- Science: Cannabis smoking does not impair lung function according to large long-term study
- Science: Cannabis use was not associated with cognitive impairment in people at the age of 50 according to a large epidemiological study
- Science: Cannabis-ketamine synergy in intractable neuropathic pain in case report
- News in brief
- A glimpse @ the past
Cannabis does not impair lung function - at least not in the doses inhaled by the majority of users, according to the largest and longest study ever to consider the issue, which was published in the Journal of the American Medical Association. US researchers conducted a longitudinal study collecting repeated measurements of pulmonary function and smoking over 20 years from 1985 to 2006 in 5115 men and women. "Occasional and low cumulative marijuana use was not associated with adverse effects on pulmonary function," authors summarized the results. Lifetime exposure to cannabis cigarettes was expressed in joint-years, with 1 joint-year of exposure equivalent to smoking 365 joints (cannabis cigarettes) or filled pipe bowls.
Researchers found that measures of lung function - forced expiratory volume in the first second of expiration and forced vital capacity - actually improved slightly as young people reported using more cannabis - at least up to 7 joint-years or 2,555 joints. "There's no doubt marijuana triggers a cough," said Dr. Stefan Kertesz, from the University of Alabama at Birmingham, who worked on the new study. But questions have remained about the drug's longer-term effect on lung functioning. Not surprisingly tobacco use was associated with decreased lung function. But at least at moderate levels of cannabis smoking, that didn't seem to be the case - in fact, the trend was reversed. Lung volume and air flow rates both increased with each joint-year in moderate users. "It's a very real increase (...) but it's so small that I don't think that a person would feel a benefit in terms of their breathing," Kertesz said. At the highest levels of cannabis smoking lung function seemed to decline again, but the researchers noted that there weren't enough heavy cannabis users in their study population to be sure of that.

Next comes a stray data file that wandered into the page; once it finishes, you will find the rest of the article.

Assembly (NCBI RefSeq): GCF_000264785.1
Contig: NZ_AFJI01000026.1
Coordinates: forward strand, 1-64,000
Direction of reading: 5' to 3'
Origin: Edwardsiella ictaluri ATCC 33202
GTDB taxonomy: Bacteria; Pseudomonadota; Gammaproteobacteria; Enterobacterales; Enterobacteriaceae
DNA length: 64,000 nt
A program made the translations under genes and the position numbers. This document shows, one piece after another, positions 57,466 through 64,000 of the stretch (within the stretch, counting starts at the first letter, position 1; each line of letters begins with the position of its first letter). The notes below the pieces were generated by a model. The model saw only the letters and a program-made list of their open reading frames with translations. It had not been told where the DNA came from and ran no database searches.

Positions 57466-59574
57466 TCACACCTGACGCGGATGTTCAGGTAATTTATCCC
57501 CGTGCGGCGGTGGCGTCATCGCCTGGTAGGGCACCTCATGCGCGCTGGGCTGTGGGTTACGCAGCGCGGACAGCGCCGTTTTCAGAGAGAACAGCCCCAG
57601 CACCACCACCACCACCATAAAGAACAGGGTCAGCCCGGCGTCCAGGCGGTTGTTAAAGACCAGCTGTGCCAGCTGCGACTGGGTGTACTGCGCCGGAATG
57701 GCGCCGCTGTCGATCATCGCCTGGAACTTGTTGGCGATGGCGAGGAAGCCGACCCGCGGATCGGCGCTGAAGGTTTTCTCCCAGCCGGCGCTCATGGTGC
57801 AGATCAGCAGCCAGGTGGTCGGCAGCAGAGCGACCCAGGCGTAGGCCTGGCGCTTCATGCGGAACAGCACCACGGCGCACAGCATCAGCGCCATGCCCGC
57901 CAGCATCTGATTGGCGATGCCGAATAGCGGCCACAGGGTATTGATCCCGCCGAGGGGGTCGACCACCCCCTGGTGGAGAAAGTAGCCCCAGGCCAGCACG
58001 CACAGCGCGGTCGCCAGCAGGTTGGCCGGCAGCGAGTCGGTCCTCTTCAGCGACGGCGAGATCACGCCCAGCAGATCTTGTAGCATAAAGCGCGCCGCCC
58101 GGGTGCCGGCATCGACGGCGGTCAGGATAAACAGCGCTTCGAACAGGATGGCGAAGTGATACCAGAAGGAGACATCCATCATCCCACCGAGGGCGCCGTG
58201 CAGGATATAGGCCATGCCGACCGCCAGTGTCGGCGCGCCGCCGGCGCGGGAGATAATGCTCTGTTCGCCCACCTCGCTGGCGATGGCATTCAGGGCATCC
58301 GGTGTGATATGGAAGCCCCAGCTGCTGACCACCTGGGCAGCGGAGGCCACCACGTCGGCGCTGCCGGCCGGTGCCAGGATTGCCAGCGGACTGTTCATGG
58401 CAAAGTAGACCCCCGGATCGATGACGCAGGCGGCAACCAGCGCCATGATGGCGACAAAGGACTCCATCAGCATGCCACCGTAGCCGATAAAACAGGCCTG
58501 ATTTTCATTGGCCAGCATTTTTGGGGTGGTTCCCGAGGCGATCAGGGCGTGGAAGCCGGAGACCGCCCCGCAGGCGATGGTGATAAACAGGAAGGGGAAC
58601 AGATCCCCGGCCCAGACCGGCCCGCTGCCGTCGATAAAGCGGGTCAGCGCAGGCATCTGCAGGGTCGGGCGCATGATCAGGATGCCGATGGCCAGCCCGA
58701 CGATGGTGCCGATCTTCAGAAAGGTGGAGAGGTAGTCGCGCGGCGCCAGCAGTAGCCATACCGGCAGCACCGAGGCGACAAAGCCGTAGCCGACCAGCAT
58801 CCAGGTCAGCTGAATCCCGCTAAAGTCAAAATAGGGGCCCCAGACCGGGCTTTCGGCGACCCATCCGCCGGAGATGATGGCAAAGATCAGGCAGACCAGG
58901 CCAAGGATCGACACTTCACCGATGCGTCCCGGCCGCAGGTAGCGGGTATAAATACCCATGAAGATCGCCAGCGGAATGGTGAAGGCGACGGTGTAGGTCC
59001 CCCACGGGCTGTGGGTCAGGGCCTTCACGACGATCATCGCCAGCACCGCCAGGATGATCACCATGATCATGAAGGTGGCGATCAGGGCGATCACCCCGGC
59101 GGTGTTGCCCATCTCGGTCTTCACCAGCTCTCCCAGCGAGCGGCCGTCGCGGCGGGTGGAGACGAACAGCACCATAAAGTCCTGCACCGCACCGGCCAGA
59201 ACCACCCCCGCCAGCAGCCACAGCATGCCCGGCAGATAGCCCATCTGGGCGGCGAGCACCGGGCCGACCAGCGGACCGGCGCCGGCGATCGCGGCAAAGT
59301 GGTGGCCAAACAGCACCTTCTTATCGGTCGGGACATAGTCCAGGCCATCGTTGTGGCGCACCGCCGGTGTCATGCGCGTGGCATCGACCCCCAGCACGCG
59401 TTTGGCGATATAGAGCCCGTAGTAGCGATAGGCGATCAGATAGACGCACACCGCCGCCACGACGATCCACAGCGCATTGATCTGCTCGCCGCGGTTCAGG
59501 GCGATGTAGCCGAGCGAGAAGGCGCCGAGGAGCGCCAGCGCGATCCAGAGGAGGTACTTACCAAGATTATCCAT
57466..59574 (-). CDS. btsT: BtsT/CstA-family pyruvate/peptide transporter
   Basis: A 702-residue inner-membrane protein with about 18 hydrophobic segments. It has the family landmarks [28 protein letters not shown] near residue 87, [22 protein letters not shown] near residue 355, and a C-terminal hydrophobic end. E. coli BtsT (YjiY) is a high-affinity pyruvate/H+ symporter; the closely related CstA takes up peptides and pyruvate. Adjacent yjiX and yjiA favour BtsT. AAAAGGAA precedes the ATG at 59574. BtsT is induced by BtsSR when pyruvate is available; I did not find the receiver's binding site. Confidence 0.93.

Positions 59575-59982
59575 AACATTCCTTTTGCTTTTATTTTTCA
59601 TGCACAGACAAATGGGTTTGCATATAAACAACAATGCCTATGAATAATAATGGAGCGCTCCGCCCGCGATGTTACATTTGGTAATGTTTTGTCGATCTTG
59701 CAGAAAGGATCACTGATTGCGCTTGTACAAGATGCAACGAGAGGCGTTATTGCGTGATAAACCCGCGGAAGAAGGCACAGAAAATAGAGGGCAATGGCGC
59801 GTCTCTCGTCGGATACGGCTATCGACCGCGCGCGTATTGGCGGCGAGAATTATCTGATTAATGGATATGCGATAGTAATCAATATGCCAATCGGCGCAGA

It is unlikely that cannabis puts users at risk of chronic obstructive pulmonary disease, or COPD, as smoking tobacco does, says Dr. Donald Tashkin, professor at the University of California in Los Angeles, who studies the effects of cannabis on the lungs for decades but wasn't involved in the new study. When it comes to diminished lung function, "This particular potential complication of marijuana smoking doesn't appear to be an important risk," he told the press agency Reuters. "Therefore, people who are using marijuana for medicinal purposes or recreationally at least could be reassured that they're not harming their lungs in this way."
(Source: Pletcher MJ, Vittinghoff E, Kalhan R, Richman J, Safford M, Sidney S, Lin F, Kertesz S. Association between marijuana exposure and pulmonary function over 20 years. JAMA 2012;307(2):173-81.)
Science: Cannabis use was not associated with cognitive impairment in people at the age of 50 according to a large epidemiological study
Researchers at King's College in London, UK, investigated the association between illicit drug use and cognitive functioning during the mid-adult years. They found that "at the population level, it does not appear that current illicit drug use is associated with impaired cognitive functioning in early middle age." A total of 8,992 participants who were surveyed at 42 years of age in the years 1999 and 2000 were included. The authors analyzed data on 3 cognition tests when the participants were 50 years of age in the years 2008 and 2009.
Cannabis was by far the most common used drug of the participants with six percent saying they had used it in the past year, while one-quarter said they had ever used it. Overall, the study found, there was no evidence that current or past drug users had poorer mental performance. In fact, when current and past users were analysed together, their test scores tended to be higher. But that advantage was small, the researchers said, and might just reflect another finding - that people who'd ever used drugs generally had a higher education level than non-users. "However, the authors cannot exclude the possibility that some individuals and groups, such as those with heavier or more prolonged use, could be harmed," they write in their article for the American Journal of Epidemiology.